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While health officials monitor COVID trends and probable cases of West Nile virus, they are also anticipating another scourge: flu season, which typically begins in October.


Austin-Travis County Interim Health Authority Dr. Mark Escott is concerned that, in conjunction with COVID, flu season could force schools, which are scheduled to begin in-person classes in early September, into a cycle of closures. Last year, Travis County schools reported an increased number of absences among students and teachers related to flu outbreaks.

It could also spell trouble for area hospitals, which have only very recently moved out of a surge stance. "If we combine an increase of flu cases and COVID-19, we are definitely going to overwhelm all of our systems," APH Director Stephanie Hayden said earlier this month.

There is precedent for this. In 2009, during the H1N1 flu outbreak, a summer wave was followed by a downturn this time of year, Austin Public Health Chief Epidemiologist Janet Pichette said. "Then when school restarted, we saw an increased spike in cases and a second wave that exceeded the [first] wave," she added.

But in the face of these two terrors there is hope: the flu vaccine, which is now available. The Centers for Disease Control and Prevention recommend that people get vaccinated in September and October, ahead of peak season, which is typically between December and February.

"The fall comes very quickly, and we do need to think about influenza vaccination at this time," said Dr. Pedro Piedra, a professor at Baylor College of Medicine.

A common goal

Like COVID-19, the flu is a contagious respiratory disease that can cause symptoms such as fever, cough, shortness of breath and headache; strikes nursing homes; and is especially dangerous for older patients and those with other health issues.

COVID-era precautions appear to be helping contain the spread of the flu—at least for now. The World Health Organization reported Aug. 3 that globally influenza activity is lower than expected for this time of year. But Piedra still recommends that people get vaccinated. "A second respiratory virus in a person who has already been sick from one doesn't recuperate well," Piedra said. "The influenza vaccination provides security, a safety net."

Typically, around 50% of Americans get vaccinated against the flu each year, with higher rates of participation among children under five and older adults. Common barriers are affordability, not having a regular doctor and unfounded myths about vaccines, Piedra explained.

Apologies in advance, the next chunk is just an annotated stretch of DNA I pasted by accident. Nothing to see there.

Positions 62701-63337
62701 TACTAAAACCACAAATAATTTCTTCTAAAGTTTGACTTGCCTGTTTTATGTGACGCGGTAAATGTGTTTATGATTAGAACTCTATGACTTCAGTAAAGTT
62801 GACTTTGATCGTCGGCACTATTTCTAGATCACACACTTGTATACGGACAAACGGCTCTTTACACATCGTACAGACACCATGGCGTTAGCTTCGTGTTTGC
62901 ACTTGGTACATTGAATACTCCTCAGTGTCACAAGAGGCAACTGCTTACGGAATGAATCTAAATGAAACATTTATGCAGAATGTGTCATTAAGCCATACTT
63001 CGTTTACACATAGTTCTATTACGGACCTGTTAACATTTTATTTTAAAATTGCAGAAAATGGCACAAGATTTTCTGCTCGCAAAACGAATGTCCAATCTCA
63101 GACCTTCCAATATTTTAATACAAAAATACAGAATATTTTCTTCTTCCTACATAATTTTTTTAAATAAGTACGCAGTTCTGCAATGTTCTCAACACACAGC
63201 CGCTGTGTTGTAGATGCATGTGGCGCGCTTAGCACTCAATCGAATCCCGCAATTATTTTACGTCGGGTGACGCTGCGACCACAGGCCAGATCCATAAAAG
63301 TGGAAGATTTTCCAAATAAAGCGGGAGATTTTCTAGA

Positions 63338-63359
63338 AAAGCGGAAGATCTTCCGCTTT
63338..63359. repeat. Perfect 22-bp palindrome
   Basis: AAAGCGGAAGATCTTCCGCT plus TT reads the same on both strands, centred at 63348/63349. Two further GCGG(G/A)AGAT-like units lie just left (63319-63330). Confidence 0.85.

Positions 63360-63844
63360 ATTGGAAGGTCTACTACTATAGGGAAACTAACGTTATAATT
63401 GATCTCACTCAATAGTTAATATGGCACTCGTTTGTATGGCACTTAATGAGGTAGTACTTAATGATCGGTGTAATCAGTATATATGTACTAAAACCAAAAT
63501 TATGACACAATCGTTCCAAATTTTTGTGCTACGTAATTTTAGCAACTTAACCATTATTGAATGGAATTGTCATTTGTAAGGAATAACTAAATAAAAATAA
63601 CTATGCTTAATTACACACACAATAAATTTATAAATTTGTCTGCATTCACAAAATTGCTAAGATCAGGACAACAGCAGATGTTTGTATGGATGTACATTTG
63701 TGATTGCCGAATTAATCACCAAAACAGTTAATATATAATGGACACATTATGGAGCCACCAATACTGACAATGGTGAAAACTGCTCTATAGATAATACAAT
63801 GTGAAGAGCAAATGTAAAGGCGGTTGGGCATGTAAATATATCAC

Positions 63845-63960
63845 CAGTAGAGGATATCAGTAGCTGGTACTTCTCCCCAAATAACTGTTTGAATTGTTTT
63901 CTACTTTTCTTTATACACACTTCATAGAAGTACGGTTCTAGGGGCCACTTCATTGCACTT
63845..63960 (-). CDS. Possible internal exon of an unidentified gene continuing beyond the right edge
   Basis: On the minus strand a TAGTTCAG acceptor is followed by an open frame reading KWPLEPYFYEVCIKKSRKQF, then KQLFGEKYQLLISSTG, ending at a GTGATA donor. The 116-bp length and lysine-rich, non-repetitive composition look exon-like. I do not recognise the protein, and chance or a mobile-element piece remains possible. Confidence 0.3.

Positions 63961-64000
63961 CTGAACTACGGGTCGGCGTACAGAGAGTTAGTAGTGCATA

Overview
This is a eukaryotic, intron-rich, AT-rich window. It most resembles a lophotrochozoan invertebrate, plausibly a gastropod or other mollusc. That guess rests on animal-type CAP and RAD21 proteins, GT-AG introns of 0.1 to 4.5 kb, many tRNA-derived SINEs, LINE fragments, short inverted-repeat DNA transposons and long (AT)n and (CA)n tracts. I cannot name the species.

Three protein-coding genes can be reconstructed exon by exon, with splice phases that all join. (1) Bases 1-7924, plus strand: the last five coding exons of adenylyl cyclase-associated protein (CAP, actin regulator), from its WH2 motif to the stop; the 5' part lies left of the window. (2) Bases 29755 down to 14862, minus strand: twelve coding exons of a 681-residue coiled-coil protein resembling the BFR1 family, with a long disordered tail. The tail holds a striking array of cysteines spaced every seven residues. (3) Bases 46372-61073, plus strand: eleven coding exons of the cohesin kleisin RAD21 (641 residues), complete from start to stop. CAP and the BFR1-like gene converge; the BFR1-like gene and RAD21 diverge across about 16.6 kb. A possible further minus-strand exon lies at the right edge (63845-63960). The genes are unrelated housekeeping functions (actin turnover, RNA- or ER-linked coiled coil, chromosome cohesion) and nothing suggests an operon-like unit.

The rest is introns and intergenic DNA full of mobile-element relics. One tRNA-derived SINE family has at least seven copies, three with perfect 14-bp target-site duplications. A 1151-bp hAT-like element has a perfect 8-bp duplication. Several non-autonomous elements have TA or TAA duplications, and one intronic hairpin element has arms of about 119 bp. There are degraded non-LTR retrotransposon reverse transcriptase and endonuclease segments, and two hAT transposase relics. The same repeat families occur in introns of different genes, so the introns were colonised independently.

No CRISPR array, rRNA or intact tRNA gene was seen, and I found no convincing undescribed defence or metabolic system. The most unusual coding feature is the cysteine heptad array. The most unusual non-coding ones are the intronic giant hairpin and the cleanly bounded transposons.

The goal, however, is universal immunization—in the range of 80% to 90%. "So we can do a much better job," he said.

Innovation at home

The upcoming flu season also raises questions about how to determine between the disease and COVID.

Researchers at the University of Texas at Austin's Cockrell School of Engineering are working to develop a dual-sensor antibody test that can detect whether a patient is sick with the flu or the coronavirus based on a saliva sample. Professor Deji Akinwande and his team recently received a grant from the National Science Foundation for their work.

"This is something you might purchase in advance, have it at home and once you develop symptoms you quickly test, and it tells you within minutes," postdoctoral fellow Dmitry Kireev told Austonia.

Such a test could help people determine whether they even need to see a doctor and how careful they should be around others, ideally reducing the burden on the healthcare system and reducing disease transmission in the community.

The team has developed a prototype and is now working to determine the accuracy of such a test. If their experiments are successful, they will seek to produce the test at scale later this year.

"The winter comes, maybe not to Texas, but there's still a winter, and people get sick," Kireev said.

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With a taste of MLS play under their belts, Austin FC is entering the second half of a scoreless inaugural match.